Young male ex-combatants in Kaga-Bandoro. © Jack Losh

Gender can shape people’s expectations or motivations to engage in violence, their experiences when reintegrating into society, the types of traumas they confront and their ability to process these. For example, a society’s expectation that men should be brave and endure hardship often means they are expected to protect their communities at times of threat, learn to internalise their emotions from a young age and are stigmatised when seeking out Mental Health and Psychosocial Support (MHPSS). Gender norms and power hierarchies often dictate how women are expected to respond to and deal with trauma, limiting their agency in the healing process. If left unaddressed, the gendered causes and legacies of conflict eventually resurface over time, so are a critical part of MHPSS and peacebuilding interventions. 

Conciliation Resources’ has conducted research in Kaga-Bandoro and Sibut, with the dual purpose of identifying gender barriers which may prevent young people from expressing their MHPSS needs and accessing specialised support, and ensuring MHPSS and peacebuilding interventions are more responsive to local gender dynamics and can work towards transforming some of the underlying issues impeding healing and reconciliation. 

Previous research by Conciliation Resources found that community experiences of violence and wellbeing in Kaga-Bandoro and Sibut are deeply shaped by the spiritual world. Harmonious relationships with good ancestor spirits can bring positive feelings and the influence of evil spirits can bring negative emotions. The belief that violence and associated distress has spiritual roots can prevent individuals from accessing medical support, with most people seeking help through traditional healing, religious support networks and alternative medicine.

This new report, Gender, mental health and reconciliation in the Central African Republic, builds on those findings, highlighting the role that gender plays in shaping young men and women’s roles in violence, their definitions of wellbeing, how mental health conditions are interpreted and the mechanisms used to manage and respond to them. It surfaces the close links between mental wellbeing and the gendered expectations instilled in young people during initiation rituals, as well as young people’s increasing struggle to relate to a conflict which has continued for over three decades - prolonging cycles of trauma, fear and revenge-seeking behaviours.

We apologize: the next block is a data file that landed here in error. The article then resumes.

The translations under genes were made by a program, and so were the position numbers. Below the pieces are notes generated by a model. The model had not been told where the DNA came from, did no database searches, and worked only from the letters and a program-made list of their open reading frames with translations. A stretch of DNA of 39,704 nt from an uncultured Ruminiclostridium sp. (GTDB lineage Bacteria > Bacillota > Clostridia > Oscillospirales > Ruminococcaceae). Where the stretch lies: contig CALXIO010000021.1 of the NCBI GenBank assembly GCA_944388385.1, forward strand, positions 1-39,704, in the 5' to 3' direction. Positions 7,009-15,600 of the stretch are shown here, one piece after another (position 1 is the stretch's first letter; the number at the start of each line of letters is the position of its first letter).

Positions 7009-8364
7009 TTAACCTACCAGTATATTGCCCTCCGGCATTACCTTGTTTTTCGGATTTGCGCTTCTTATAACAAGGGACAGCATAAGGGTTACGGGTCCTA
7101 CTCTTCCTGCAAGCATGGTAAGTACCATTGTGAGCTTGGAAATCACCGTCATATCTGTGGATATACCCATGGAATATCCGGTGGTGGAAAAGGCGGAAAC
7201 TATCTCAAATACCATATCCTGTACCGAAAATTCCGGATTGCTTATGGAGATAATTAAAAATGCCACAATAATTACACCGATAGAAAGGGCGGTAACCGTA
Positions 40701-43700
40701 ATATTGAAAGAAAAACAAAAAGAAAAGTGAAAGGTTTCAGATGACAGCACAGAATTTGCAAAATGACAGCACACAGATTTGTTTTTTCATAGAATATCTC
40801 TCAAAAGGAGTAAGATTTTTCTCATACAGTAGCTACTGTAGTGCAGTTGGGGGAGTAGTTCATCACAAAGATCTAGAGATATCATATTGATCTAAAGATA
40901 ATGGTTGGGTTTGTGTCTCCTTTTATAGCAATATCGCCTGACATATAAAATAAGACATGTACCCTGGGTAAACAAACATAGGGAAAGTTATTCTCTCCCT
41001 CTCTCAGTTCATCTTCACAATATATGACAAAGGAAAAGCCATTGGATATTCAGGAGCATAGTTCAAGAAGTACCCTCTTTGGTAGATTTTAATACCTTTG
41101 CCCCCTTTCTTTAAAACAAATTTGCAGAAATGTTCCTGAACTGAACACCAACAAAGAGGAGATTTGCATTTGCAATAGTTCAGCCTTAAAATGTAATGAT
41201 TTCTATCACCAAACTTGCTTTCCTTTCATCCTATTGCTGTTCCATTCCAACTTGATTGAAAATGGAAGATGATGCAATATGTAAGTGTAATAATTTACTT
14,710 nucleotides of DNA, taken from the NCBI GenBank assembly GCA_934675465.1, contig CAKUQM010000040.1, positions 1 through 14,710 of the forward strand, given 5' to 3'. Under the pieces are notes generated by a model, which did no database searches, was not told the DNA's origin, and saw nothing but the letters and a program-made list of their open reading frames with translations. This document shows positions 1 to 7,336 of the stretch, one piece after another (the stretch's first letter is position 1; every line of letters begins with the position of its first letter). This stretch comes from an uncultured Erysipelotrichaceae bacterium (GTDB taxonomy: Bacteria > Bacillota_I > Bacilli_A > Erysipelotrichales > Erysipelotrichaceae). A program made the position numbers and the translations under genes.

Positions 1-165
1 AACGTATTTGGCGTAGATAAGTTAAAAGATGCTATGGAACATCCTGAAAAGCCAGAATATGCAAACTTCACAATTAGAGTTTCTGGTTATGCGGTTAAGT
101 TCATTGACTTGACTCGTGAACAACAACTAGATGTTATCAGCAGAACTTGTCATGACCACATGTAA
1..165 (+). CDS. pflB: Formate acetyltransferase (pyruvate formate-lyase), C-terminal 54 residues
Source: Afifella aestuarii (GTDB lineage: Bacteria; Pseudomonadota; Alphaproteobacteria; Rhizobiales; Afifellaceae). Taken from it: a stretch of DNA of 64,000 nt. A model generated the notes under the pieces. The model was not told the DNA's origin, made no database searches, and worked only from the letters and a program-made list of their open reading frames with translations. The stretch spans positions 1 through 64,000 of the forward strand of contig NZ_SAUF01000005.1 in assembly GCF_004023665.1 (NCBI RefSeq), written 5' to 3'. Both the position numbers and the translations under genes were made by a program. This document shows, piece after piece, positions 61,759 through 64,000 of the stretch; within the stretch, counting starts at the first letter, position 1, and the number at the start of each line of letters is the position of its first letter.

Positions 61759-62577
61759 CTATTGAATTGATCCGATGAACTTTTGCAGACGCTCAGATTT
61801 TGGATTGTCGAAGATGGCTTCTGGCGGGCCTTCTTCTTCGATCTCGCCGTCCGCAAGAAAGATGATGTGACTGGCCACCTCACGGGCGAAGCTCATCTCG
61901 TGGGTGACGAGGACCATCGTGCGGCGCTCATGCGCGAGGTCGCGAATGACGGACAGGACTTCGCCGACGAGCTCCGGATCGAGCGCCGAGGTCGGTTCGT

Despite playing a significant role in impeding access to MHPSS and preventing healing and reconciliation, gender norms, roles and relations are considered to be fundamental in reproducing and maintaining social harmony in Kaga-Bandoro and Sibut, and are central to the spiritual framework governing communities’ lives.

The report makes five recommendations:

1. MHPSS services should be tailored to the specific gender barriers faced by men and women, and give greater ownership to young people.

2. MHPSS services need to complement existing community values and healing practices, which are intimately linked to gender identity.  

3. Peacebuilding interventions need to create safe spaces for young men and women to vocalise their trauma while envisaging new, alternative futures away from violence. 

4. Peacebuilders should design and facilitate convening processes to challenge prevailing power dynamics. 

5. Communities, MHPSS and peacebuilding practitioners should work together to reclaim gender norms which are more conducive to mental wellbeing and non-violence.


This report was produced through generous financial support from the UN Peacebuilding Fund’s Gender and Youth Peace Initiative. The contents of the publication are the sole responsibility of Conciliation Resources and the views expressed do not necessarily reflect the position of the Peacebuilding Fund.



Image: Young male ex-combatants in Kaga-Bandoro. © Jack Losh